chapter 2 “ thee impersonations ,” H u m a n i t i e s

chapter 2 “ thee impersonations ,” H u m a n i t i e s

Answer the following questions thoroughly. Each response should be at least one paragraph and be supported by passages from the book (textual evidence)

Chapter 1

  1. The United States has often viewed itself as a great “melting pot” in which people from various countries and cultures eventually melt together and become “American.” How might the Rodriguez family’s experience in the United States serve as an indictment of this view? In other words, how might their actual experience (as depicted in the novel) render this idea of a melting pot false?

Chapter 2

  1. “Thee Impersonations,” the club or “clica” Rodriguez creates with other boys is “how (they) wove something out of the threads of nothing.” Rodriguez also goes on to say it “was born of necessity.” What does he mean by this? How is the entire episode representative of the way certain youth join gangs? What motivates or drives them to do so?

Chapter 3

  1. How might the greater American society be viewed as responsible for the creation of its gangs? Are people products of their circumstances and environment or are they entirely responsible for their fate? Is there such a thing as free will or are we merely reacting to our circumstances and environment?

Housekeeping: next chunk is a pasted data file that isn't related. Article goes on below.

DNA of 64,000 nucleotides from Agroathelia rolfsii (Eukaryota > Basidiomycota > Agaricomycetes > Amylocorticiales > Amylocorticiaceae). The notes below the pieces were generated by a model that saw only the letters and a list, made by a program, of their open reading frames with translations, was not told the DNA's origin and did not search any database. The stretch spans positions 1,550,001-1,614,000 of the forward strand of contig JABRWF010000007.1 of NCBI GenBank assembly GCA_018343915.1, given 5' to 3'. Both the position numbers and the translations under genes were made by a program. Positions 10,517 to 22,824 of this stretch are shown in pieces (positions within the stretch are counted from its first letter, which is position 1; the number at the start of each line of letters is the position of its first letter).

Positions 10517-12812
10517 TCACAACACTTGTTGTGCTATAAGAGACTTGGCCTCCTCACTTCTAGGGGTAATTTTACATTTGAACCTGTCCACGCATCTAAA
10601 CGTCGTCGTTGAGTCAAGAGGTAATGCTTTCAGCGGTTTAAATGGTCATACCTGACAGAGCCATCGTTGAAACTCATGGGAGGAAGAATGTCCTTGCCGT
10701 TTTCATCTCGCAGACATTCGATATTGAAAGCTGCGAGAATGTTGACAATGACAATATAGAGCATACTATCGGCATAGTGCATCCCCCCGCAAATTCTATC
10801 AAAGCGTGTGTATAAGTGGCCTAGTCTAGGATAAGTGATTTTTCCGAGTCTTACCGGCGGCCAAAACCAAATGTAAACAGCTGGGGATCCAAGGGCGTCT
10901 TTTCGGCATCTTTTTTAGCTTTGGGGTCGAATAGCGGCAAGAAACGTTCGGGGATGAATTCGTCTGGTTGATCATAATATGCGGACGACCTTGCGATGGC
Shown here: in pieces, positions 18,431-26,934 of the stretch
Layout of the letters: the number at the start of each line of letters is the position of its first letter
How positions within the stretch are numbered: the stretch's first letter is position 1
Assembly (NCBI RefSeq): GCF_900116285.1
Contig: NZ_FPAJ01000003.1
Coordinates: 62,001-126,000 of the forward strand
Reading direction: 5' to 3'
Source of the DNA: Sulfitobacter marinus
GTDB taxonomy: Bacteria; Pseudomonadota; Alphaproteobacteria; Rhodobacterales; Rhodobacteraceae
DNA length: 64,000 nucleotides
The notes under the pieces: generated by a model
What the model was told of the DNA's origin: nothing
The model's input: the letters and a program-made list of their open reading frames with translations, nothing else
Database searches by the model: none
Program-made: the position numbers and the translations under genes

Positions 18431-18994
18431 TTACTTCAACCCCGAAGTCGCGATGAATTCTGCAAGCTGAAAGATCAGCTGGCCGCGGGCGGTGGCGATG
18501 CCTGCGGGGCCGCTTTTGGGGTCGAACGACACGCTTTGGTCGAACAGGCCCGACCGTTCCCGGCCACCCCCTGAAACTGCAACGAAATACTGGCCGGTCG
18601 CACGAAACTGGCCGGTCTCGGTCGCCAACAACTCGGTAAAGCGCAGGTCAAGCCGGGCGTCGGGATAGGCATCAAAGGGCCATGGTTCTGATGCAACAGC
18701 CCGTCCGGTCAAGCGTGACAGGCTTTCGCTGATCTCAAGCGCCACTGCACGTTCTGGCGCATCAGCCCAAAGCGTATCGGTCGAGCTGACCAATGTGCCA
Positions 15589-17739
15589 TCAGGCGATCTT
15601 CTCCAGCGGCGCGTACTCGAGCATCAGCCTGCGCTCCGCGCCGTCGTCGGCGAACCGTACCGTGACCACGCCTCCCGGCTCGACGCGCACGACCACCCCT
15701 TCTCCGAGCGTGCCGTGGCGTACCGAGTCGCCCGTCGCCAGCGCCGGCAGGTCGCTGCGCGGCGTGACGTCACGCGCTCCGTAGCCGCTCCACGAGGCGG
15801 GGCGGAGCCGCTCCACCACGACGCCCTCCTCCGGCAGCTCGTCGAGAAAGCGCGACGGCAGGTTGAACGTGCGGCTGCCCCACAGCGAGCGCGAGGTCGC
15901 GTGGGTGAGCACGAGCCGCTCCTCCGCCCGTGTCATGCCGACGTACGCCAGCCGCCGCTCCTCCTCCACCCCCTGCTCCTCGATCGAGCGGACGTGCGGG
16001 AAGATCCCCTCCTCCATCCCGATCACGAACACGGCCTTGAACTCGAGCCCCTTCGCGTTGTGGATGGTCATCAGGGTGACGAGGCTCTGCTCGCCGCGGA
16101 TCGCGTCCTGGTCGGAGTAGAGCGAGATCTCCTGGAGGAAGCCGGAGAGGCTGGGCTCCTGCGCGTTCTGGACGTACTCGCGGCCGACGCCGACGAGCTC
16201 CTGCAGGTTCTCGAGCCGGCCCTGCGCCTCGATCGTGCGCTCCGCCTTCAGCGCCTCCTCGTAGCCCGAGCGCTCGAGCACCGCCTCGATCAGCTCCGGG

Chapter 4

  1. How is Mark Keppel High School a microcosm of American society? In other words, how does the social structure of the school reflect American society?
  2. Discuss the irony behind the fact that the “Anglos” in the book are so eager to celebrate the “Fiesta Days” event commemorating the San Gabriel areas’ Spanish-Mexican heritage. Describe the difference between how the whites celebrated these days as opposed to the Mexicans.

Chapter 5

  1. On page 113, Luis declares that by 1970, he “felt disjointed” and “out of balance,” tired of “just acting and reacting.” He then goes on to state that he wanted to “flirt with depth of mind,” learn more about his “world” and “society” and particularly “about what to do.” What does Luis mean by all of this? What does he mean by feeling “disjointed” and “out of balance”? What does he mean by “flirt[ing] with depth of mind” and learning “about what to do”?
  2. Interpret the following quote from page 113:“I had certain yearnings at the time, which a lot of us had, to acquire authority in our own lives in the face of police, joblessness and powerlessness. “What What yearnings do Luis and the other youth have exactly? What type of “authority” is he talking about? What about the “powerlessness”? How do these feelings lead into gang life?

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